Interesting Facts About Niagara Falls

Niagara Falls was the largest hydropower facility in the Western World when the first hydroelectric project went live in 1961. It now produces a phenomenal amount of electricity for the US state of New York, around 2.4 gigawatts. There are several hydropower plants in and around Niagara Falls now, all producing electricity for America and Canada.

Interesting Facts About Niagara Falls:

  • The Niagara Falls are about 10,000 years old.
  • In October 1829, Sam Patch jumped from a high tower into the gorge below the falls and survived.
  • Englishman Captain Matthew Webb, the first man to swim the English Channel, drowned in 1883 trying to swim the rapids downriver from the falls.
  • On October 24, 1901, 63-year-old Michigan school teacher Annie Edson Taylor became the first person to go over the falls in a barrel as a publicity stunt.
  • The French built the first fort above Niagara Falls in 1679, known as Fort Conti. That fort only lasted for about a year.
  • The British captured Niagara Fort in 1759 during the French and Indian War.
  • The first man-powered ferry opened in 1820 to ferry passengers across the Niagara Gorge.
  • A canal to divert water from the river to power plants was built in 1861, and the first electric streetcar began operation in 1887.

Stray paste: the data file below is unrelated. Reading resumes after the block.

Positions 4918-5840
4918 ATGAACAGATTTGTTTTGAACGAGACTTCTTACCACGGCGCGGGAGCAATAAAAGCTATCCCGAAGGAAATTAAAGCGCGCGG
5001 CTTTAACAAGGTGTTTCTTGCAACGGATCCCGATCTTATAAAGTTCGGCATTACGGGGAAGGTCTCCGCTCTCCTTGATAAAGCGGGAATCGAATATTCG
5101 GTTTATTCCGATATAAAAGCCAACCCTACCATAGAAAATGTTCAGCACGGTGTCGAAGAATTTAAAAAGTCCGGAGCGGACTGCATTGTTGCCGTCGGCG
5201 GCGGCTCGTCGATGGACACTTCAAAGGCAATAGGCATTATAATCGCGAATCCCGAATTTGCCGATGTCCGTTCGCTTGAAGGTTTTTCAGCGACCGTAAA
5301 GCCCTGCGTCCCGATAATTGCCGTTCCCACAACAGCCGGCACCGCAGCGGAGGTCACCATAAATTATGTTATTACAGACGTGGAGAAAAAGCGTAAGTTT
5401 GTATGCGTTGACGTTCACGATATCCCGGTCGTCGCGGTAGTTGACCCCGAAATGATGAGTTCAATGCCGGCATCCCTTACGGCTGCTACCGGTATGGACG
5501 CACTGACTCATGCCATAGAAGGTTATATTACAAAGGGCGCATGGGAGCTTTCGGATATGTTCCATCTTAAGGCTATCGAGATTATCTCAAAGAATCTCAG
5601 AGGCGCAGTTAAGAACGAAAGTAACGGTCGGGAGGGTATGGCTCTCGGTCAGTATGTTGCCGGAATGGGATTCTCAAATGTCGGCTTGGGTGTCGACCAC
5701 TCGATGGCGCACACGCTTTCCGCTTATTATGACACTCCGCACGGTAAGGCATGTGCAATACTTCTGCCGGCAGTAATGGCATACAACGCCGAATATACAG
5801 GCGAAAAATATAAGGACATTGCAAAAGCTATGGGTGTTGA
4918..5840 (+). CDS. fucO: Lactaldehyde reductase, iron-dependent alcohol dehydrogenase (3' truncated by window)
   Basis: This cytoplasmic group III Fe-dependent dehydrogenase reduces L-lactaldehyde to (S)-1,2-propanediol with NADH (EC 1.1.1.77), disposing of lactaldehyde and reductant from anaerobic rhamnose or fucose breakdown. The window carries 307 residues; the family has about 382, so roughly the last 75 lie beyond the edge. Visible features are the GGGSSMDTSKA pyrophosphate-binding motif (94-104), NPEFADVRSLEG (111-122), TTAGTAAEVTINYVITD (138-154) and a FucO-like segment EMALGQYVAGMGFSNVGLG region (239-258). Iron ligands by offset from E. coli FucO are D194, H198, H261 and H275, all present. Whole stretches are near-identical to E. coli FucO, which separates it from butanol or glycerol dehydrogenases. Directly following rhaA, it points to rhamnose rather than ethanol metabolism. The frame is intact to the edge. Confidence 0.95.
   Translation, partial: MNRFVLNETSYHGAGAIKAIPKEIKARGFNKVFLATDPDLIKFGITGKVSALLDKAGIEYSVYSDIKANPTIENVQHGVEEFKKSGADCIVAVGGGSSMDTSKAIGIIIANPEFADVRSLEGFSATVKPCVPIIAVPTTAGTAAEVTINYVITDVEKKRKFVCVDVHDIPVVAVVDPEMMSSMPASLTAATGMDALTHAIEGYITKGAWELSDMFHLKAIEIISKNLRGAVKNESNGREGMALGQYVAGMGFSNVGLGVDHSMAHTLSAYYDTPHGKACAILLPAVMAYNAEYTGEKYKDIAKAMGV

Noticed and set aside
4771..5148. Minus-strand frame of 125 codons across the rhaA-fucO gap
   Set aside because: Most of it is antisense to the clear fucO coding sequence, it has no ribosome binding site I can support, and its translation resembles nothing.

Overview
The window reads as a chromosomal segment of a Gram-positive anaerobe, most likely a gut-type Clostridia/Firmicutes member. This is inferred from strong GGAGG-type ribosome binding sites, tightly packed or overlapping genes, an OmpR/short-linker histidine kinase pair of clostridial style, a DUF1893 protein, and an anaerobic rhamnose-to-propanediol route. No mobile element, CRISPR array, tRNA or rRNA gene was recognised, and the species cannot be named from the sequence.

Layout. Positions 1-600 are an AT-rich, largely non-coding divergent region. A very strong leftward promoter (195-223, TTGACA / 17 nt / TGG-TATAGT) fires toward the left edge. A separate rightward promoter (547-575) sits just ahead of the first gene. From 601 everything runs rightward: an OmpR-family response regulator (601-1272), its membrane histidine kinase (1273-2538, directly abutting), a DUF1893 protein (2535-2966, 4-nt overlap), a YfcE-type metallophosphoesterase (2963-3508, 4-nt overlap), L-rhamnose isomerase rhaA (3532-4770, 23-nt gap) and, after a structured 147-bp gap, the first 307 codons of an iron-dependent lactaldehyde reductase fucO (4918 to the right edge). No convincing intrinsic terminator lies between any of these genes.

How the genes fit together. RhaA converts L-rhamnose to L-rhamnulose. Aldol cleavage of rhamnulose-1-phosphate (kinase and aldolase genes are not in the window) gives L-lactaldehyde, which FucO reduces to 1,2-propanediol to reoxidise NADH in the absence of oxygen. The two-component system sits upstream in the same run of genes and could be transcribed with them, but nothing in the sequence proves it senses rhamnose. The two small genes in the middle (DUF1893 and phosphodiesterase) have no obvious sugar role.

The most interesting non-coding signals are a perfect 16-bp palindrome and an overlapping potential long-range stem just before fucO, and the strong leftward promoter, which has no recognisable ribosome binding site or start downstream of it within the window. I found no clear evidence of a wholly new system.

• Niagara Falls State Park is the oldest state park in America, established in 1885 at the Niagara Reservation. The park covers more than 400 acres, which includes about 140 acres underwater.
  • Nikola Tesla and George Westinghouse designed and built the first hydroelectric power plant in the world in 1895.
  • Power generation facilities along with the Niagara River supply more than one-quarter of all power used in New York State and Ontario.
  • The cities of Niagara Falls in New York and in Ontario were incorporated in 1892 and 1903, respectively
  • During periods of peak flow in the summer and fall, more than 700,000 gallons of water per second pour over Niagara Falls.
  • Four of the five Great Lakes drain into the Niagara River, (Superior, Michigan, Huron, and Erie) before emptying into Lake Ontario. These five Great Lakes make up almost one-fifth of the world’s freshwater supply.
  • The only recorded freeze-up of the river and falls was due to an ice jam on March 29, 1848. The years 1885, 1902, 1906, 1911, 1932, 1936, 2014, 2017 and 2019 are noted for partial freezing of the falls.
  • The flow over the American Falls was stopped completely for several months in 1969 just to determine the feasibility of removing a large amount of loose rock from the base of the falls to enhance its appearance.